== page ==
Scottish Opera will always be dear to my heart. When I was growing up in Durham, which at the time had no theatre suitable for professional touring companies, the Newcastle Theatre Royal was a regular port of call for Scottish Opera. So when I had a compulsion to see my first opera at the age of 17, it was to Scottish Opera that I turned, and to Scottish Opera that I ran back two days later to see the same opera a second time! But for as long as I can remember, the state of the company’s finances has been parlous, and over the years their operations have eroded further and further, shedding full-time personnel and no longer touring regularly to venues south of the border – though they do now pay the odd visit to Belfast. It is a matter of wonder and relief to me that they are somehow still managing to produce, cast and tour several full-scale operas per year at a level which never seems to have diminished.
Sadly for me as an itinerant audience member, one recent casualty of Scottish Opera’s circumstances is the practice of running two or three shows at a time. I used to be able to make more of an occasion out of a visit, staying two or three nights to see Norma and Rigoletto, La traviata and Così fan tutte, Inez de Castro and Il trovatore or Die Fledermaus and Orfeo ed Euridice. Nowadays, while I can still make a long weekend of a trip to Opera North or WNO, I can no longer make more than a one-opera stay out of a Scottish Opera trip. It can seem an awfully long way to go, and time to spend travelling, for a possibly brilliant but all-too-short treat at the destination.
Some things, like their current Rake’s Progress, are appealing enough to justify the effort. And as it happens, there’s an inexpensive and non-time-consuming way of doing it from London – the Caledonian Sleeper rail service from London Euston, on which fares are available for as little as £29 per person each way. Supposedly the starting rate is £19 but I can’t say I’ve ever seen one of these available, even booking almost the moment they’ve come on sale! The sleeping-quarters are tiny twin cabins with reasonably comfortable bunk beds and a washbasin; there are clean shared toilets and a comfortable lounge/bar which serves hot snacks, and in the morning you get a cup of tea or coffee delivered to your cabin.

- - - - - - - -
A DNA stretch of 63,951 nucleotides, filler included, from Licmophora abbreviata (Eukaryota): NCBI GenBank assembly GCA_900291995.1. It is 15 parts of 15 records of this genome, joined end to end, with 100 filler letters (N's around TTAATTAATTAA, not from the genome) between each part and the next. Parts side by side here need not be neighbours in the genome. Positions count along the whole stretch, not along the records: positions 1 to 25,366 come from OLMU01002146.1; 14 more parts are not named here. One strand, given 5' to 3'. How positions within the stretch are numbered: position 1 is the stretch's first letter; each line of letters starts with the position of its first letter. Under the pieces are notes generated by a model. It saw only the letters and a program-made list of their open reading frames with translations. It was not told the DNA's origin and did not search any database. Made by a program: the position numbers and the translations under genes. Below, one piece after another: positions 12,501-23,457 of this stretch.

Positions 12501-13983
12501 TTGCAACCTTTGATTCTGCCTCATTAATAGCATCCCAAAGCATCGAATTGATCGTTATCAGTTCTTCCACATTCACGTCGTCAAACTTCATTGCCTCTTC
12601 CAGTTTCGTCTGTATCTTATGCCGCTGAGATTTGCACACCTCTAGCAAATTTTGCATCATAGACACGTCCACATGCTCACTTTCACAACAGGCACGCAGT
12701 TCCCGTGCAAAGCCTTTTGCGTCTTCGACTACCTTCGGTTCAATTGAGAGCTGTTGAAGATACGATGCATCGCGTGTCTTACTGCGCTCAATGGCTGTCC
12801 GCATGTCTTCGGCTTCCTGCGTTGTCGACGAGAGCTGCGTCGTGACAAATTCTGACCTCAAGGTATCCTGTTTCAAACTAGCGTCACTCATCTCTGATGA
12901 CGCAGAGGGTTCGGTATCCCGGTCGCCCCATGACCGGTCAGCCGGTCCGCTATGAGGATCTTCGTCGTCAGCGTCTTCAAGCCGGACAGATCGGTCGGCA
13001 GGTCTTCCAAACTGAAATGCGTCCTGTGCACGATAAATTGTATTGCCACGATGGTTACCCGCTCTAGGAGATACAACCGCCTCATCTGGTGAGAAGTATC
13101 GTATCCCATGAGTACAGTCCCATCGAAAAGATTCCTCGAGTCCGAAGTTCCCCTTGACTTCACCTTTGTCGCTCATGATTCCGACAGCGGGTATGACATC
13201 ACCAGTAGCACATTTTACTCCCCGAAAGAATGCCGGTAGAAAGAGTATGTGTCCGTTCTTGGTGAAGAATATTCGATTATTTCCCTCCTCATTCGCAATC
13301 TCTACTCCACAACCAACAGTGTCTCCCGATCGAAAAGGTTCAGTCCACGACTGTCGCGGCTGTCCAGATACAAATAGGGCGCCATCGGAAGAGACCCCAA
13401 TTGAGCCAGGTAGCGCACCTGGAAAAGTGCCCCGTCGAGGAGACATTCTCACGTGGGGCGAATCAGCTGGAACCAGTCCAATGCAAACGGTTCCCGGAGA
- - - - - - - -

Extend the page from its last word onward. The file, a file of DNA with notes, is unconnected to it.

The Sleeper isn’t for everybody. It doesn’t run on Saturday nights. If you travel alone you may have to share a cabin with a stranger (unless you’ve paid a much higher fare to guarantee you won’t have to) and there are no showers on board, so check if your destination station has facilities – Glasgow and Edinburgh both do, London Euston doesn’t (though nearby King’s Cross does). It’s also probably not suitable if you sleep lightly. But if you don’t mind roughing it a bit and you’re organised enough to book when the cheapest tickets are released, the Sleeper can be a great way to travel, especially with a friend. No hotel bill, only one day off work required, and the dullest part of the trip happens while you’re asleep, leaving a full day of waking hours to explore your destination. It turns 800 miles of travel into what is effectively a day trip. I was out at an event at the Royal Opera House on Tuesday night, and back in my office by 8:30 on Thursday morning, having had a lovely day in Glasgow in between. There’s also the crucial point that a morning arrival means you won’t be late for the show if your train breaks down – a realisation born of bitter experience.
On this occasion we did have just such a delay on the outbound journey, and arrived in Glasgow at 9:30am. Having not eaten for nearly ten hours by that point, we immediately sought out a restorative brunch at the Tea Rooms upstairs at The Butterfly and The Pig – Scotch pancakes with bacon and maple syrup for me, Eggs Benedict for my companion, both washed down with substantial quantities of coffee. We wandered westwards and spent the rest of the morning exploring the Kelvingrove Art Gallery and Museum. An early-afternoon snack and proper, excellent-quality coffee was tracked down at Tinderbox on Byres Road. After a look around the architecturally-impressive but confusingly-laid-out Riverside Museum in the afternoon, we convened with a friend from Scottish Opera in the café-bar at the Centre for Contemporary Arts before heading to seafood restaurant Gamba for their pre-theatre meal deal. Not one morsel that passed our lips over the course of the day was anything short of delicious, so many thanks to the people on Twitter and elsewhere that pointed us in the right direction!
Then of course we went to see The Rake’s Progress, of which more in a separate post…